I was hoping to see some of his work from Capel-y-Ffin, and was rewarded with one lovely picture. The man was evidently brilliant (TS Eliot described his epic 1937 war poem 'In Parenthesis' as a work of genius) but with little interest in artistic fame. I want to see more!

Another artist of that productive era of whom the same could be said is Gwen John (who was born in Pembrokeshire), and it was a pleasant surprise to happen upon a clutch of her portraits hanging next to a group of her brother's. Where Augustus John's pictures are bright and expressive - crying out to be noticed, you might say - Gwen's are self-effacing and thoughtful. In a couple of the portraits the subjects seem about to fade into the background, but they are beautiful nevertheless.

James Dickson Innes, Arenig, 1913 (NM Wales)
The art galleries of the National Museum are full of treats like this. I'd been wanting for a long time to see some paintings by James Dickson Innes, a bohemian friend of Augustus John who died of TB in his twenties, and here were half a dozen or more, scattered through the collection. I could see right away why people used to rave (maybe they still do) about the jewel-like colours in his landscapes, which are mostly small but striking.

One final surprise awaited me in the room devoted to Welsh landscape: a picture I've been thinking about a lot over the past year. 'Waterwheel' is one of my favourite Ravilious paintings, and one that features in 'Ravilious in Pictures: A Travelling Artist', and it was fascinating to come across it like that, unexpectedly and in a room full of landscapes by other artists of different generations. What struck me instantly was the quality of the light, both the luminous sky and the radiance surrounding the waterwheel like a halo. In that brightness I felt the motion of the waterwheel and heard the gurgling water - a place (Capel-y-Ffin) and a moment (dawn, early March 1938) brought to life.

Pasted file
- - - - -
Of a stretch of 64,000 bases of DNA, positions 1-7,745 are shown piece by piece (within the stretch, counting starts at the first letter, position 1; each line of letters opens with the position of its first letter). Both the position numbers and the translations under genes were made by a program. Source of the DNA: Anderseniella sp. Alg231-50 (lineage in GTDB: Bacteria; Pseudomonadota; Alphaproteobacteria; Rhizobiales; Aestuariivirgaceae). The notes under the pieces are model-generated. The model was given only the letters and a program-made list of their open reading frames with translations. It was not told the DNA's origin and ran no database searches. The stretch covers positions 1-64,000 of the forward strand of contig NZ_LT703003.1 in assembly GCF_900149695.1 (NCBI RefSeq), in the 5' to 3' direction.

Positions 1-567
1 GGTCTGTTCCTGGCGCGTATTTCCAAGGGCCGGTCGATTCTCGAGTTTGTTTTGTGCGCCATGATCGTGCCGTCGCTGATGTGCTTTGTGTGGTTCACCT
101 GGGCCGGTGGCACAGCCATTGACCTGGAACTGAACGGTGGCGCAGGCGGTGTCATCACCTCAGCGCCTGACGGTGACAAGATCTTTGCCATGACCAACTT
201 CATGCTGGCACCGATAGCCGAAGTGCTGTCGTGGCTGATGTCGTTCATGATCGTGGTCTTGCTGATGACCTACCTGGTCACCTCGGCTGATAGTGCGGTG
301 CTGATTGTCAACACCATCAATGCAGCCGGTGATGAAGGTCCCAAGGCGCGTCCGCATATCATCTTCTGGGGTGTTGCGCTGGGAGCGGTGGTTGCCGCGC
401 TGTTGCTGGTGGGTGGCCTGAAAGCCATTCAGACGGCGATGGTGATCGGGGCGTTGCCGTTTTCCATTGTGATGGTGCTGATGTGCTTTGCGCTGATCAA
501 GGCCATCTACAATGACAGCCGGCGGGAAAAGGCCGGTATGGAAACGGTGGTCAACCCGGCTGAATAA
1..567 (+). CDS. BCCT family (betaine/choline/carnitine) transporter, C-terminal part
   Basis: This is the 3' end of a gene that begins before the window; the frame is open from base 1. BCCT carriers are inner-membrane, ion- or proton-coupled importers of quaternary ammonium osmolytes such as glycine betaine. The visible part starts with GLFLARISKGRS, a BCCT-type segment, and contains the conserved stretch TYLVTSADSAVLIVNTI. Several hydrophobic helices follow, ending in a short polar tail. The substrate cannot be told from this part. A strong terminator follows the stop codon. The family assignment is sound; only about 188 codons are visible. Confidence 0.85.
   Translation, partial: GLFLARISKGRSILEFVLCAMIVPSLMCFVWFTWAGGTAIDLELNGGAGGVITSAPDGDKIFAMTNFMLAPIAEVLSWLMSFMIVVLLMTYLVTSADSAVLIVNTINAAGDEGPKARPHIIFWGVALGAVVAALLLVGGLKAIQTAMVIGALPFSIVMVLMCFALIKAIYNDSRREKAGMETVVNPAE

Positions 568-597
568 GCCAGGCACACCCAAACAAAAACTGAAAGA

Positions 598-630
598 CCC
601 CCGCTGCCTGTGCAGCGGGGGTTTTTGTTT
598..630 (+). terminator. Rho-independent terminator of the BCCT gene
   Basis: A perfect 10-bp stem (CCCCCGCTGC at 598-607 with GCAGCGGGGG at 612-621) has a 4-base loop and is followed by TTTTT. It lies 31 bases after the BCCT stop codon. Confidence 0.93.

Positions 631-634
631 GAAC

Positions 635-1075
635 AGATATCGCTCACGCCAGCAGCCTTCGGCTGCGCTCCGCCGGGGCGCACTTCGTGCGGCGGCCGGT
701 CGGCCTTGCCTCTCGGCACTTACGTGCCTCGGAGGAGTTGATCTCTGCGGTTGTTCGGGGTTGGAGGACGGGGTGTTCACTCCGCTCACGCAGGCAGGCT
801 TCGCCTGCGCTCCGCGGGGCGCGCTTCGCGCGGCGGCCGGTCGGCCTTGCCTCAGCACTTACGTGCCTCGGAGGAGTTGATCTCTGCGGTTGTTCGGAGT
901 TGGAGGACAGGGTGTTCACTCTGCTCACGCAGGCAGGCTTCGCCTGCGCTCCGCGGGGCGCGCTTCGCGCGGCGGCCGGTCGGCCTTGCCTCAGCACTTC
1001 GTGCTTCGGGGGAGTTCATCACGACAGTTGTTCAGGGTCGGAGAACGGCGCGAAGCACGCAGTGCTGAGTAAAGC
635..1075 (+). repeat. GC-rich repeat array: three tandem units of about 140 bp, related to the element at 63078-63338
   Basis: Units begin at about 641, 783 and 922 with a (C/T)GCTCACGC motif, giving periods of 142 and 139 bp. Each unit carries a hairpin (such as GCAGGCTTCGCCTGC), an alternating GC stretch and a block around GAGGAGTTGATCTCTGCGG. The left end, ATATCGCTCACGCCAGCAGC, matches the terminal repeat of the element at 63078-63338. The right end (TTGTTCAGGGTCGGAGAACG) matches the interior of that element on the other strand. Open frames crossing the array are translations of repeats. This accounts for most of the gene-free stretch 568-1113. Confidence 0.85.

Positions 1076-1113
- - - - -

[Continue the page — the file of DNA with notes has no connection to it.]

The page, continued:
Eric Ravilious, Waterwheel, 1938 (Brecknock Museum)

'Ravilious in Pictures: A Travelling Artist' is being bound, and will be available very soon! Come and say hello at the RWA, Bristol on Saturday March 10th, when I'll be signing copies...

Sunday, 12 February 2012

Eric Ravilious: Illustrated Talks for 2012

Eric Ravilious, Rye Harbour, 1938
I've just proof-read 'Ravilious in Pictures: A Travelling Artist' for the last time, so now it's up to the printers, who I'm sure will produce a fabulous book. It's strange to think that almost four years have passed since we first started talking about 'Sussex and the Downs', which in turn grew out of the quest Tim Mainstone and I went on to find the shops depicted by Ravilious in 'High Street' (1938).

One of the things I've really enjoyed about this whole adventure is meeting people at talks, signings and exhibition launches, so I'm excited to have lots of events coming up. Mostly these are illustrated talks in which I show slides of paintings, archive photographs and my own pictures, and talk about the stories and characters associated with them. So far, the dates booked for this year go like this:

Saturday March 10th, 12-2pm: Launch and signing of 'Ravilious in Pictures: A Travelling Artist',
Royal West of England Academy, Bristol.

Saturday March 24th, time TBC: Illustrated Talk on Eric Ravilious, RWA, Bristol (contact RWA for ticket info).

Tuesday March 27th, 7pm: Celebrating Eric Ravilious, Illustrated Talk at The Old Chapel Centre, Alfriston, Sussex (contact Much Ado Books for ticket info).

Thursday June 28th, time TBC: Eric Ravilious & the White Horses of Wiltshire, Illustrated Talk at the Assembly Room, Town Hall, Devizes, Wilts (part of Devizes Festival - see website nearer the time for ticket info)

Sunday Sept 2, 3pm: Eric Ravilious: A Life in Pictures, Illustrated Talk with me AND Alan Powers at the Birley Centre, Eastbourne (ticket info nearer the time from Friends of the Towner)

Friday Sept 21st, time TBC: Two Travelling Artists - Paul Nash & Eric Ravilious, Illustrated Talk at the Rye Arts Festival (info from Rye Arts Festival nearer the time)

I don't think I've missed anything out, although it's always possible... Other events will probably be arranged as the year progresses. If you're interested in booking a talk, please get in touch via the Comments or Twitter, or contact The Mainstone Press.